The Snicket family (or the Snicket Clan[1]) is a family who seem to all be involved in V.F.D.. Known members are Lemony, Kit, Jacques, their grandfather, Charles Snicket, their father Jacob Snicket and their mother married in to the Snicket family. They are the most secret family in the books and we learn little about their relative lives.

Family tree


On the original genealogy, Jacob Snicket is listed as "E." There is no explanation given for this inconsistency, although Lemony Snicket does mention that his father's bridge partner knew him by another name. As demonstrated by this family tree, the Snickets are named in alphabetical order (with the exception of Jacob, as discussed): ABC, DEF, GHI, JKL, MNO (and even continues with a hypothetical [PQR], [STU], [VWX], [YZA], B[CD], [EFG], [HIJ], [KLM], [NOP]).

The "G" and "I" may refer to the brothers Gregor and Isaac Anwhistle, which would indicate the existence of a third sibling (a possible scenario, since facts concerning the Anwhistles are scattered). Within the series only three characters whose last names are unknown have first names beginning in H: Hal, who is both too old to be their sibling and not a member of V.F.D.; Hector, who is probably too young to be their sibling, and Hugo, who is too villainous. In addition, Hector gives no indication that he has any siblings or that he is familiar with Josephine Anwhistle. However, he also gives no indication that he is familiar with V.F.D. when it is discussed extensively in his presence, even though the Autobiography states that he is a member. Regardless, if "G" and "I" refer to Gregor and Isaac, then "D. Snicket" must be female (for her children to be surnamed "Anwhistle"). This makes her Josephine's mother-in-law, whom Josephine describes as having only one eyebrow and one ear.[2] Furthermore, if "G" and "I" refer to the Anwhistles, then the Snickets are distant in-laws to the Baudelaire family (to whom Josephine is related; her sister married the second cousin of the Baudelaires and she is their "second cousin's sister-in-law" - namely the sister of the wife of the Baudelaires' second cousin.). As well as this, there is another possibility explaining why there is no "H" Snicket mentioned in the series. It could be a sister to Gregor and Isaac and not a brother, which would explain why neither Hector nor Hal are the sibling of Gregor and Isaac.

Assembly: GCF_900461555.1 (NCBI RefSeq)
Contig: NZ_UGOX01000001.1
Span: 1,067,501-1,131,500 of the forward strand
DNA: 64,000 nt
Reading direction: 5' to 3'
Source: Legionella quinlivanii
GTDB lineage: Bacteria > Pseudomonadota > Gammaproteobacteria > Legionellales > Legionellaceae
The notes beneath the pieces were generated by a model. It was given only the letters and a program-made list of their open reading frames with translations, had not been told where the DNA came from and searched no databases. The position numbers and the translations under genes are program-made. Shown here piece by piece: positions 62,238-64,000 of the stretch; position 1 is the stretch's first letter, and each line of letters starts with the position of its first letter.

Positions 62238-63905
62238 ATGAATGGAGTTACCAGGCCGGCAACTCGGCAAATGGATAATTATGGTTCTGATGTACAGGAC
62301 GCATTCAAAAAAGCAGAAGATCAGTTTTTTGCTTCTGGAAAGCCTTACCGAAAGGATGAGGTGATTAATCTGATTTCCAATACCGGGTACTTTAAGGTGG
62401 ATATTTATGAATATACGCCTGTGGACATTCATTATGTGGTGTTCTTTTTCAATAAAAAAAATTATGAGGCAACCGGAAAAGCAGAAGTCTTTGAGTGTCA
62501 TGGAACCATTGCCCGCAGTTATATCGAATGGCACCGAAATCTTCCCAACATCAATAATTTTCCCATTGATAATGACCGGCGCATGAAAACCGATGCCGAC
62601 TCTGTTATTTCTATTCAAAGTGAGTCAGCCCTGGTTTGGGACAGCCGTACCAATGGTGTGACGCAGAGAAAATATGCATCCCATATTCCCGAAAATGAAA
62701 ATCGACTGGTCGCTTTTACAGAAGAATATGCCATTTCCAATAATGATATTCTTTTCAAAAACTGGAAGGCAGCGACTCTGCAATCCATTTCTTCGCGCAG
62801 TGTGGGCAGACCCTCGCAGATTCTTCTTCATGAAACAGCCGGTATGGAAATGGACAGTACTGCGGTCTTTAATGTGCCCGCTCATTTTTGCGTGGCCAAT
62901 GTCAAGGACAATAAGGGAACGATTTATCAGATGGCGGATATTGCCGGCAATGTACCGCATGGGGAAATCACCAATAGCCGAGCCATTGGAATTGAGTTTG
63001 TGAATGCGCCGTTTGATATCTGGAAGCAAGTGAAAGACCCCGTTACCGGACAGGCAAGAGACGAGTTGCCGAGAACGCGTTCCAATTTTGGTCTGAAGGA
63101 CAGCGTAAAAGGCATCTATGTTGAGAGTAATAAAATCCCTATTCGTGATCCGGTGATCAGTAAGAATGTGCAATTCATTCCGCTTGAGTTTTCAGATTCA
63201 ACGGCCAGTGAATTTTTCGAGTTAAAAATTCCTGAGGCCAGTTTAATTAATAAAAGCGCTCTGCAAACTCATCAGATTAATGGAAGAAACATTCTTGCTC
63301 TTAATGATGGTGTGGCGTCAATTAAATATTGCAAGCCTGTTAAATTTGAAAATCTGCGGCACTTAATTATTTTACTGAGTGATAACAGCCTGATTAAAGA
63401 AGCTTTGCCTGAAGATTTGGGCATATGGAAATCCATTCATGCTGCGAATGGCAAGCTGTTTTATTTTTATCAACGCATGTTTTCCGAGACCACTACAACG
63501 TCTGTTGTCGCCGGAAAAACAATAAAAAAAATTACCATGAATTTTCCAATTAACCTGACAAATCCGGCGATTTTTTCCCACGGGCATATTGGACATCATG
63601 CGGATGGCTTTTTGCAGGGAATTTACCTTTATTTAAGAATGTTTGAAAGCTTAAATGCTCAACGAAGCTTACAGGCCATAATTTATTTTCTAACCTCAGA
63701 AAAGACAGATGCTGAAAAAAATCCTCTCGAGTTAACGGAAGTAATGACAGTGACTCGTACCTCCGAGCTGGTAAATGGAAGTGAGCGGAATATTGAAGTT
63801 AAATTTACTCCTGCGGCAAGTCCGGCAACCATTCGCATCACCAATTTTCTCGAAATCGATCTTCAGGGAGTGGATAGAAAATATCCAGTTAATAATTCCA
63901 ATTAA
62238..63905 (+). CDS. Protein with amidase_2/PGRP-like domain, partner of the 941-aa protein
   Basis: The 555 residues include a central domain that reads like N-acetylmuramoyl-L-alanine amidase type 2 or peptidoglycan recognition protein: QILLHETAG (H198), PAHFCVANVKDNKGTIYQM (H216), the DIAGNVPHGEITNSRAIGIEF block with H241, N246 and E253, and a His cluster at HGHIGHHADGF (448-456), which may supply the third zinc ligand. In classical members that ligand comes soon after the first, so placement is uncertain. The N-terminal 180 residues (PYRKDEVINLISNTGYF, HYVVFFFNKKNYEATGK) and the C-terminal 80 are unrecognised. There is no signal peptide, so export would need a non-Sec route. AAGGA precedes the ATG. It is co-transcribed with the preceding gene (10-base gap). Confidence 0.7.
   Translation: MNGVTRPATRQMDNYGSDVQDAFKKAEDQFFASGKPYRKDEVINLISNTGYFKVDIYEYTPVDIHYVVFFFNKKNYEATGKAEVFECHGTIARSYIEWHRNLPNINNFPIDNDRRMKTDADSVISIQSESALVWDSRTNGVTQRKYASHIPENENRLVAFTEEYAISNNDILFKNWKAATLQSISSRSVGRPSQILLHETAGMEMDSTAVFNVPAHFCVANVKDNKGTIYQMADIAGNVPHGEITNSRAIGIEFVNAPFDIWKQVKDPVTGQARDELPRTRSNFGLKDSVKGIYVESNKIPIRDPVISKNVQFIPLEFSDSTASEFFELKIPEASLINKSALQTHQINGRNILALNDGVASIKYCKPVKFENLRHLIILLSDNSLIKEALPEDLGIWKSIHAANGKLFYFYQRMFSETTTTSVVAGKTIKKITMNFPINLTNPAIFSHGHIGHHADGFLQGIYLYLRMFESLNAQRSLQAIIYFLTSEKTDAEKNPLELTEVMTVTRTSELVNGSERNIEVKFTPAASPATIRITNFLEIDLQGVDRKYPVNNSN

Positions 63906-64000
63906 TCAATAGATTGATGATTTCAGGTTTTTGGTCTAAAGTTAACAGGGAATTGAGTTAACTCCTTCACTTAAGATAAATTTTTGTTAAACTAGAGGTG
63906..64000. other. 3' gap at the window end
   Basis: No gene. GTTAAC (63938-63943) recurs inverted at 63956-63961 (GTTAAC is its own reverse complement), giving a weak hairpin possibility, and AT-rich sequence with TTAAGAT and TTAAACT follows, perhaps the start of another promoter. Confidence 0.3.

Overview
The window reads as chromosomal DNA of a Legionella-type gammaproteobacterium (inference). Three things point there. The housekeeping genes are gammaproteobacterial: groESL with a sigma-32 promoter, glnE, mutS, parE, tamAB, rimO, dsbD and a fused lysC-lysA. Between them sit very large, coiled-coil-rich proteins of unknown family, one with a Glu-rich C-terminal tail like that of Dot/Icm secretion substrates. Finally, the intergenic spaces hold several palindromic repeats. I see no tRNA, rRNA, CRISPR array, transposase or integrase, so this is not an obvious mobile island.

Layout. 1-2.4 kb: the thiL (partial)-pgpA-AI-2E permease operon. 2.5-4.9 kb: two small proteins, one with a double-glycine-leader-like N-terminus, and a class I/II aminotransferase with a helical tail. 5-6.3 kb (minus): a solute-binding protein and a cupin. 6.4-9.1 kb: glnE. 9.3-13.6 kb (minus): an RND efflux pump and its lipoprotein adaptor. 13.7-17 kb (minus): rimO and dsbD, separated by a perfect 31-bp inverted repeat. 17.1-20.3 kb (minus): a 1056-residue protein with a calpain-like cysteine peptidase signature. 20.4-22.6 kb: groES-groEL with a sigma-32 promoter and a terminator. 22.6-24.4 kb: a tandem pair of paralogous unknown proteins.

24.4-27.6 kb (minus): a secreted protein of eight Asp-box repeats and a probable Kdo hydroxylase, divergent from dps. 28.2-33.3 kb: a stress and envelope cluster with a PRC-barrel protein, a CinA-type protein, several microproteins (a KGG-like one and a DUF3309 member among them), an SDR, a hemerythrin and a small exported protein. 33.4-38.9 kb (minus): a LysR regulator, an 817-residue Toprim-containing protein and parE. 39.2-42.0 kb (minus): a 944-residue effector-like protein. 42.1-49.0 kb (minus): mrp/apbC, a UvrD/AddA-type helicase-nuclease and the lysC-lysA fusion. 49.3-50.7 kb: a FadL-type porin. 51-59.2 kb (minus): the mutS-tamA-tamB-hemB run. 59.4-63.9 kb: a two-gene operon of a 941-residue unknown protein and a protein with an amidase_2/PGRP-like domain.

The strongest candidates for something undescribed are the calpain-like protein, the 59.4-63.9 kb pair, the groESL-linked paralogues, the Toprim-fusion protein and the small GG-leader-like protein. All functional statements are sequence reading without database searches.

The "O" may refer to Count Olaf (whom Snicket frequently calls "O" in The Unauthorized Autobiography and The Beatrice Letters). Although he is never said to have siblings, Olaf himself is very guarded about his family's past. However, as a "neophyte" in V.F.D., Lemony Snicket makes no indication in his complaints about Olaf that they are first cousins[3]. If this "O" is, indeed, Olaf, then the Snickets are in-laws to the Baudelaire family. It is interesting to note that there is a hangman's noose on the "O" branch.